- Does the EU Blue Card offer me the right to work in the entire EU? “Unfortunately this is not yet the case. The EU Blue Card only grants work rights in the member state that has issued the EU Blue Card. I have to explain to our clients that they still require work authorisation if they would go to work in any of the other member states.”
- Can my (non-married) partner come with me? Again, not necessarily. “This often creates a “reality shock” for non-married couples as they are forced to make a choice to apply for family reunification by either marrying (abroad or in Belgium) or concluding legal cohabitation upon arrival in Belgium (subject to various eligibility requirements).”
- My work visa is about to expire, should I renew my visa even when I’m already in Belgium and have a residence permit? “The work visa is “transferred” into the residence permit upon completing the town hall registration procedure. The legal status of the foreigner in Belgium is not defined by the visa as soon as they have the valid residence permit. Their status is 100% compliant and covered when they have a valid work and residence permit.”
What is the process from work permit (A, B or C,) to residency (D) to citizenship?
- To apply for unlimited residency you have resided legally in Belgium for an uninterrupted period of five years.
- If you hold a Blue Card from another EU-member state, and have lived elsewhere in the EU, this can count towards your five-year period.
- Acquiring citizenship requires the applicant to have a permanent residency status.
- Once permanent residency is acquired it then follows a ‘Nationality Declaration’ track.
- Nationality Declaration:
– Legal residence of between five and 10 years in Belgium;
– Be able to prove that you speak one of the three main languages;
– You are socially and economically integrated.
Want to acquire citizenship through marriage to a Belgian national?
- You must have been living together for three years;
- Still fulfil the five-year residence requirement;
- Also have knowledge of one of the three main languages.
Are entrepreneurs able to apply for a Professional Card without holding any other visa for residency in Belgium? Are the visa and immigration rules different for entrepreneurs?
“As a rule, a foreign national exercising a self-employed activity in Belgium needs to be in possession of a Professional Card. Some foreign nationals are exempt from this requirement, such as foreign nationals who come to Belgium on a business trip, provided that the trip does not exceed three consecutive months. Whether the entrepreneur needs a visa and/or Belgian residence permit will depend on their nationality and duration of stay in Belgium. The general rules apply which are similar for foreign employees and self-employed.”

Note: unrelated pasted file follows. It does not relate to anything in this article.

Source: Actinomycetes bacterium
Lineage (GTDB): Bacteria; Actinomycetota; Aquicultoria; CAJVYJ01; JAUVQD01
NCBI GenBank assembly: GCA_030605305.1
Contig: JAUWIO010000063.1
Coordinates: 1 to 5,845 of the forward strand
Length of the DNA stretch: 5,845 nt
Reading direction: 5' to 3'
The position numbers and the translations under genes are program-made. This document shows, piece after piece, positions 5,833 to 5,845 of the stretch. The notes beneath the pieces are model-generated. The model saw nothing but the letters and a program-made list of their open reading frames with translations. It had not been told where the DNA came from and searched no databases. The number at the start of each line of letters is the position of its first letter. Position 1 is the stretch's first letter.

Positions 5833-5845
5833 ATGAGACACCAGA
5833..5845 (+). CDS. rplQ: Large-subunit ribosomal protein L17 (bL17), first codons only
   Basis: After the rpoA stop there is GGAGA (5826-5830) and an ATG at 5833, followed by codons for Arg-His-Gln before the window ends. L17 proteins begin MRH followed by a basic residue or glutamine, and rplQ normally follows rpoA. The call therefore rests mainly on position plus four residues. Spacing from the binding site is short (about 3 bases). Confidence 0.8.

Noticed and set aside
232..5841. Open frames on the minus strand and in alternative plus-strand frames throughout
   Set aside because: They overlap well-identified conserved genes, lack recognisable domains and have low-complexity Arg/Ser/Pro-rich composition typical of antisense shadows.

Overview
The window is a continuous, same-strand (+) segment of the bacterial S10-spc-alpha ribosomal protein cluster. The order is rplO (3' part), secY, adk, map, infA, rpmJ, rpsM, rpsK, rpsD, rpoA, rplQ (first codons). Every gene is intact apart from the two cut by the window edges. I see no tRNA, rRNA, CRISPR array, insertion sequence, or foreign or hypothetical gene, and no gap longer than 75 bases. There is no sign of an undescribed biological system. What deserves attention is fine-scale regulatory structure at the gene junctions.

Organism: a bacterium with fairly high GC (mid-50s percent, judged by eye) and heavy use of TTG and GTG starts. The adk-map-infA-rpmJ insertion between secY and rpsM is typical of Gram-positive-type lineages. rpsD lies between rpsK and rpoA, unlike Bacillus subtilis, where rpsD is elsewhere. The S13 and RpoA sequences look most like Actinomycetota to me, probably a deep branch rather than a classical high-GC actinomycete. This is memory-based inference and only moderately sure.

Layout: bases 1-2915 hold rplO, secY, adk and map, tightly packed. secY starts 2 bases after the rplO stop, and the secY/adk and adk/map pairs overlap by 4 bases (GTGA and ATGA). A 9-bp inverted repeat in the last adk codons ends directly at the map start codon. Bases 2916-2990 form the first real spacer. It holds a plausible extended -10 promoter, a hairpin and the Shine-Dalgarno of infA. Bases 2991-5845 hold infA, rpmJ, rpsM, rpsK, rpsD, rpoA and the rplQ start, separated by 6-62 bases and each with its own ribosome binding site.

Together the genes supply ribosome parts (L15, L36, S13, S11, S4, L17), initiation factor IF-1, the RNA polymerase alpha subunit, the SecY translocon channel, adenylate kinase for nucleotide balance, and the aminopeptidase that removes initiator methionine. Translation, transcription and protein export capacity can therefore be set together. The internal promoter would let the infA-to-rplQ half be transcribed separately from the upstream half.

What is the EU Intra-Corporate Transfers directive and when do you think it will be transposed into Belgian legislation?
“The EU ICT directive harmonises the conditions of entry and residence for third-country nationals amongst the EU Member States (excluding UK, Ireland and Denmark) in the framework of an intra-corporate transfer (ICT). An ICT is the temporary secondment of a third-country national who resides outside the EU, from a company established outside the EU to which the employee is bound by an employment contract to a group company located in a Member State. This directive introduces for the first time a European ICT work permit that enables the third-country national to work under certain conditions in EU Member States other than the one that issued the EU ICT permit.
Given the intra-EU mobility rights associated with this new EU ICT permit, it is crucial that Belgium implements the European Directive as soon as possible. Not doing so places Belgium at a significant competitive disadvantage not only in attracting this type of skilled worker but investment as a whole. It creates an obstacle for economic growth and strategic planning for multinational companies that have their regional headquarters in Belgium and have positions with pan-European duties or have to develop skills in a multicultural international environment. The transposition of the Single Permit and the EU ICT permit is anticipated for the second half of 2018.”
The European Travel Information and Authorisation System (ETIAS) was adopted by the European Parliament’s Committee on Civil Liberties, Justice and Home Affairs on 19 October 2017. What does this mean for travellers?
ETIAS is an electronic monitoring system and will be compulsory for third country nationals who do not need visas to travel the Schengen Area. It will be the equivalent of ESTA (similar system in the US) and it will aim to ensure that people travelling to the EU do not threaten the security of the Schengen countries and to impede irregular migration.
Legislation setting ETIAS up is being discussed internally in the European Parliament and the Council of the EU. Once both institutions agree upon their respective position, discussions in trialogues between the European Parliament, Council and European Commission will begin. It is expected that ETIAS will be fully operational by 2020.
With thanks to Jo Antoons, Alexander De Nys, Christine Sullivan, Andreia Ghimis and Rimma Abadjan of Fragomen.